Rookie Driver Need Advise

Discussion in 'Short Track Racing' started by RogueRacing#216, Aug 24, 2018.


Is this Class to small for a rookie?

Poll closed Sep 23, 2018.
  1. Yes

    0 vote(s)
  2. No

  3. move up to pure stock

    0 vote(s)
  4. move up to mini stock

    0 vote(s)
  1. RogueRacing#216

    RogueRacing#216 Spectator

    I am 23 years old and i have grown up going to the dirt track my whole life.My home track is A clay oval track called DUCKRIVER SPEEDWAY in Wheel,TN. I have finally got a good job,and a i am in a position in life where I can start looking into building a racecar. I have always wanted to race late model, but speed cost money and I am a rookie. I thought about building a fwd car to gain some experience on the track at a low cost. my father-in-law just gave me a 2003 Chevy cavalier 5 speed. I do not know much about working on cars or motors so before I get to invested I wanted to start small. What would the cost of running the FWD class be? With a class this cheap what are some tools and parts that would be a must have on the trailer? Am I starting out in to small of a class or for a rookie would this be a good start?
  2. Yogisd1

    Yogisd1 Resident Retard

    First of all, you don't drive a FWD car, the same way you drive a RWD car, so you might consider that if you think you will move up to other classes. I have no idea what the costs of running a car are, that would be a question for the competitors at the track to answer. Start in the cheapest class, that's where most inexperienced drivers start. As far as working on the car and engine, If you have any friends that have experience, maybe you can talk them into helping. Some competitors at the track might help you as far as setups, and what spare parts to bring with you. You really need to talk to the people at the track, they will have answers to all the questions you have. Good luck to you, and have fun.
  3. RogueRacing#216

    RogueRacing#216 Spectator

    Thank you for the response. I wanted to start in a small class to gain the experience. I also chose the fwd class because you can't really do any modifications to the car beside throw a roll cage in it and run it. Yeah I have been watching videos and can definently tell the difference in the driving style.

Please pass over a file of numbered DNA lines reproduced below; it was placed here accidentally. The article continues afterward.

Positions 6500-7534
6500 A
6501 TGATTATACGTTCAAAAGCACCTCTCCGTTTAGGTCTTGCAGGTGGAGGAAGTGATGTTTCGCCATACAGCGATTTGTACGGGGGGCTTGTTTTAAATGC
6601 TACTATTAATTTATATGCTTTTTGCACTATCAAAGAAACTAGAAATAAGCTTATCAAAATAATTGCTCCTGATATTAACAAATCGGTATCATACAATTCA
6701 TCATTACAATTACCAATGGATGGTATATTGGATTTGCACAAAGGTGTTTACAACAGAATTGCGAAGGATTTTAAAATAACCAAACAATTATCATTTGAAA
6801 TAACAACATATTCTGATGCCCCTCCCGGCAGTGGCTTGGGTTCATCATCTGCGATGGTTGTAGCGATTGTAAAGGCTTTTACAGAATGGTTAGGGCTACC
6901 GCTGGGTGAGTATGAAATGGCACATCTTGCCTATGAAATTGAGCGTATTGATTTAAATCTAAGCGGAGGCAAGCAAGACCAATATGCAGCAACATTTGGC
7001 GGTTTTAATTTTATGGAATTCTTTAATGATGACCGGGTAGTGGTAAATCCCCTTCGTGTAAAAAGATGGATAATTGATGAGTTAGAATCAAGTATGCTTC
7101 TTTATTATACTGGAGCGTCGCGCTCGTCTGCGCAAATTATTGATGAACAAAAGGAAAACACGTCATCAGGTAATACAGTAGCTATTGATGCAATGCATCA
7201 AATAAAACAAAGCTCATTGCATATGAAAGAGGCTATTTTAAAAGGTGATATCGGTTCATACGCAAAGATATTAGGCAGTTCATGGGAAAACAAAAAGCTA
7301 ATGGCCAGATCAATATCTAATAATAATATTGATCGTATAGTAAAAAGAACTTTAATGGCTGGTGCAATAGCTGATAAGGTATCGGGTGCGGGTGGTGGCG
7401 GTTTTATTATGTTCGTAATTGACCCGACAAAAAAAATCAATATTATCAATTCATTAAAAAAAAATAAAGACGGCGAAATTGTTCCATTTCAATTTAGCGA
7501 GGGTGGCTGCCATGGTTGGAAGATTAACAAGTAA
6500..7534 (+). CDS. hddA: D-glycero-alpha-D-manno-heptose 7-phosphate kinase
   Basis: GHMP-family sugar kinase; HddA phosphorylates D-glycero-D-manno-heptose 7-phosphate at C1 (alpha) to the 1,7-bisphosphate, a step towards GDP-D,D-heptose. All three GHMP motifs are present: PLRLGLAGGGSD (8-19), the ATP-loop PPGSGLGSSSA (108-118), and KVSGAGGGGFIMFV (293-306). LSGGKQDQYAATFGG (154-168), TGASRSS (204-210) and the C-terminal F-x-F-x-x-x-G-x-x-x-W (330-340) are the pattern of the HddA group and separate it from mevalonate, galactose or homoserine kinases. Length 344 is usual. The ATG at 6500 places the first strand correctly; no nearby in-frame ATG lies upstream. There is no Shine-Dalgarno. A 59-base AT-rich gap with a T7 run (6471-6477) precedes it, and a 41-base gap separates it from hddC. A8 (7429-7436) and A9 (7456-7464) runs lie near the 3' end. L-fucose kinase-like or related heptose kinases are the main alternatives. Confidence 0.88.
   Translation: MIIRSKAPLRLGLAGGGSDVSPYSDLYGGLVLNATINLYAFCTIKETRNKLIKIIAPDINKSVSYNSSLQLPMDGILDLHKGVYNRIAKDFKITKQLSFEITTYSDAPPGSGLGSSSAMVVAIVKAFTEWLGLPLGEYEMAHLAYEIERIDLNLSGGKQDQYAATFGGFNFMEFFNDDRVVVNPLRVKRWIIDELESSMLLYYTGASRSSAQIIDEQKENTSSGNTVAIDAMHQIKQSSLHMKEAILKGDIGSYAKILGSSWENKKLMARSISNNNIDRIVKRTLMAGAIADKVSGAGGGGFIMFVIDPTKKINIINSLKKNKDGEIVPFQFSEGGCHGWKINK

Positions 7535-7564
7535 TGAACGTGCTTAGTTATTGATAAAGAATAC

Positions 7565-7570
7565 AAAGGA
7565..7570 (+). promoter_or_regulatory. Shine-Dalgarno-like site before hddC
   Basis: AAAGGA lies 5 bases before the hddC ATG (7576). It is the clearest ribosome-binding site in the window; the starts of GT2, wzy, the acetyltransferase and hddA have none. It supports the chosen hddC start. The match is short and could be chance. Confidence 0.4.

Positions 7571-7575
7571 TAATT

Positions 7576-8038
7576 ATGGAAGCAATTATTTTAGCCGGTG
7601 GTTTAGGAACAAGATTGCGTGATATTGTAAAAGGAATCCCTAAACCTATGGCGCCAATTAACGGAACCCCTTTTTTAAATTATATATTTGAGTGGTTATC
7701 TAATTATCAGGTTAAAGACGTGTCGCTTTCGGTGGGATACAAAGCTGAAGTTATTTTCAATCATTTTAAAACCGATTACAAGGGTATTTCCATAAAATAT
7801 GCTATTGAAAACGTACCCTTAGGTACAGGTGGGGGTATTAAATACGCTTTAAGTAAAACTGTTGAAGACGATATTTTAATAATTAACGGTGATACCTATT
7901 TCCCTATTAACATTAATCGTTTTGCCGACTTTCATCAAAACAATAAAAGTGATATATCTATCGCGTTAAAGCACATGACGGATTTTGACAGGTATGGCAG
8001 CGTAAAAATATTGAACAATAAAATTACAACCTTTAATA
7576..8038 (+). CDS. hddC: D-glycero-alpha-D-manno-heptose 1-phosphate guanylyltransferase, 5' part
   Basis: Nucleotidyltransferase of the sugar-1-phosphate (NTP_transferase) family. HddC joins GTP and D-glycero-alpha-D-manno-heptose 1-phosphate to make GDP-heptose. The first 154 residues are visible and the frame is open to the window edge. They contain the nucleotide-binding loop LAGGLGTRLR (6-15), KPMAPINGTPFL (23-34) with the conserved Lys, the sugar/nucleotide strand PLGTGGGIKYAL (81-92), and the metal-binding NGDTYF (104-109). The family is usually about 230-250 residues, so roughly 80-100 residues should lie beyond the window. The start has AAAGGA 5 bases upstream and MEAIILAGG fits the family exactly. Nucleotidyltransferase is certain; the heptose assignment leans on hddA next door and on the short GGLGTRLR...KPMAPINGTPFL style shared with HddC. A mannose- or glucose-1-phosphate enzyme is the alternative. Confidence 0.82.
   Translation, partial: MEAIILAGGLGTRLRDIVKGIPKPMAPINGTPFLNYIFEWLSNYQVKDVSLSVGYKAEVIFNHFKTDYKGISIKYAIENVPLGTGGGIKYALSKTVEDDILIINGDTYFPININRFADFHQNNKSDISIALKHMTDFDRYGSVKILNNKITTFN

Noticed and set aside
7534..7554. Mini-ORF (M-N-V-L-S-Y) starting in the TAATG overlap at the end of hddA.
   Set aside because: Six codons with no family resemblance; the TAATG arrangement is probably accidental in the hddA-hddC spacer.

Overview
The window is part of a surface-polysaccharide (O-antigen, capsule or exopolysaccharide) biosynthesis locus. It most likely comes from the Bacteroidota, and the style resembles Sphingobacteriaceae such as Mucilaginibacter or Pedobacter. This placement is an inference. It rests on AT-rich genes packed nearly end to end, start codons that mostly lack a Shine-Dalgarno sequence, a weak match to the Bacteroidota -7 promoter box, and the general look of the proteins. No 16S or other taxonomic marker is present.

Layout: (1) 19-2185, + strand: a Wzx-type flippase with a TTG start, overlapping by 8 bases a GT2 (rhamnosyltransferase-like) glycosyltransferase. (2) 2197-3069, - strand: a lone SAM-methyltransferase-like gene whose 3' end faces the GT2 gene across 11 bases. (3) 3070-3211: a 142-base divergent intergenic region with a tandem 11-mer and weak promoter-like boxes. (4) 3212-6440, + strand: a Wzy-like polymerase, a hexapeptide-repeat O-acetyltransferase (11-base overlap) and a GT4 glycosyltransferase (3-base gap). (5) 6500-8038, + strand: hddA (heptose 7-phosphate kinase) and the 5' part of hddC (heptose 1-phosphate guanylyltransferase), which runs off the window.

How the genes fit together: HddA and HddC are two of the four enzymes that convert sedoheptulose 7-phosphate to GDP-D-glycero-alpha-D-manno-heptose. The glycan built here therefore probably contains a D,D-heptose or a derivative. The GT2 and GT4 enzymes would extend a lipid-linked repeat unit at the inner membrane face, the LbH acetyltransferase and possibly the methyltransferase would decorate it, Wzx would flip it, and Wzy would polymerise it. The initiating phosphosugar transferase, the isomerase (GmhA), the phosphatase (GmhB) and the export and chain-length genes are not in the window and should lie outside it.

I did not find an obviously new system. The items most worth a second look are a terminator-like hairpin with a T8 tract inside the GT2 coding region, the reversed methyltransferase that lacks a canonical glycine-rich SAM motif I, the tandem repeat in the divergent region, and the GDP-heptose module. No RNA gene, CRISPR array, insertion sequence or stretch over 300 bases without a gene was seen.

4. gone

    gone Team Owner

    Since you are a rookie to both driving and turning wrenches, and probably have a shoestring budget, the FWD car will be a fine place to start. Although the FWD car won't drive like a Late Model, nothing except a Late Model drives like a Late Model. What you need starting out is to learn how to race. If you have some talent and perseverance you will be able to adapt to different cars as you move up.

    Like most racing classes, the costs can be as much or as little as you decide to invest. (You can substitute your own labor for some costs.) Make a list of work you need to farm out (such as installing a roll cage) and then ask car builders in your area what they charge… better yet, build a team of people who can do these things and instead of paying retail you might get away with a few meals and cases of beer. I suspect that you can get a FWD car onto the track for a few thousand dollars, and only spend about a hundred per week supporting it (if you don’t break)… try asking guys already racing in the FWD class what they spend. They may not be fully forthcoming, but you should be able to find the ballpark.

    Basic tools: floor jack, jack stands with plates welded to the bottom (so their legs don’t sink into soft pit dirt), safety gas can, 4-way tire iron (paint the correct sized end so you know which one it is quickly), box of typical hand tools, auto test light, funnels (one for fuel, one for radiator), bailing wire, duct tape, pry bars of various sizes, heavy hammer, battery powered drill with bits, pop rivet gun with rivets, tape measure, air tank, tire pressure gauge, tire tread depth gauge, crayon that can write on tires, grease gun (if your car has grease fittings), rags. While building your car you may find that you need a special tool or to modify a tool – keep track of those.

    Spare parts: extra fuses, extra (already mounted) tires, extra lug nuts, battery, oil, radiator fluid, brake fluid, brake cleaner, transmission fluid. Some cars are notorious for breaking certain parts, so if yours is prone to that (and it can be changed at the track in time to make the race) stock a few of those. Don’t forget a spare tire for the trailer.

    I’ve probably forgotten something, so watch other crews to see what they use. There are some good books on racing FWD cars – look for one for racing on dirt. Circle Track magazine had some good articles (before it went under) – you might still find them archived on the Hot Rod web site. Please consider if budget limits force you to cut corners, don’t cut corners on safety gear. Best of luck!
  5. RogueRacing#216

    RogueRacing#216 Spectator

    thank you very much for your response it was very help full. I do have racing experience, but not on an oval, supercross racing. I already have most of those tools from when my papa passed away this year. he raced hobby stocks back in his prime, and he always believed I would be the next racer so I do not want to disappoint. I have the trailer and car. I already have it completely gutted and saving the money to get roll cage installed

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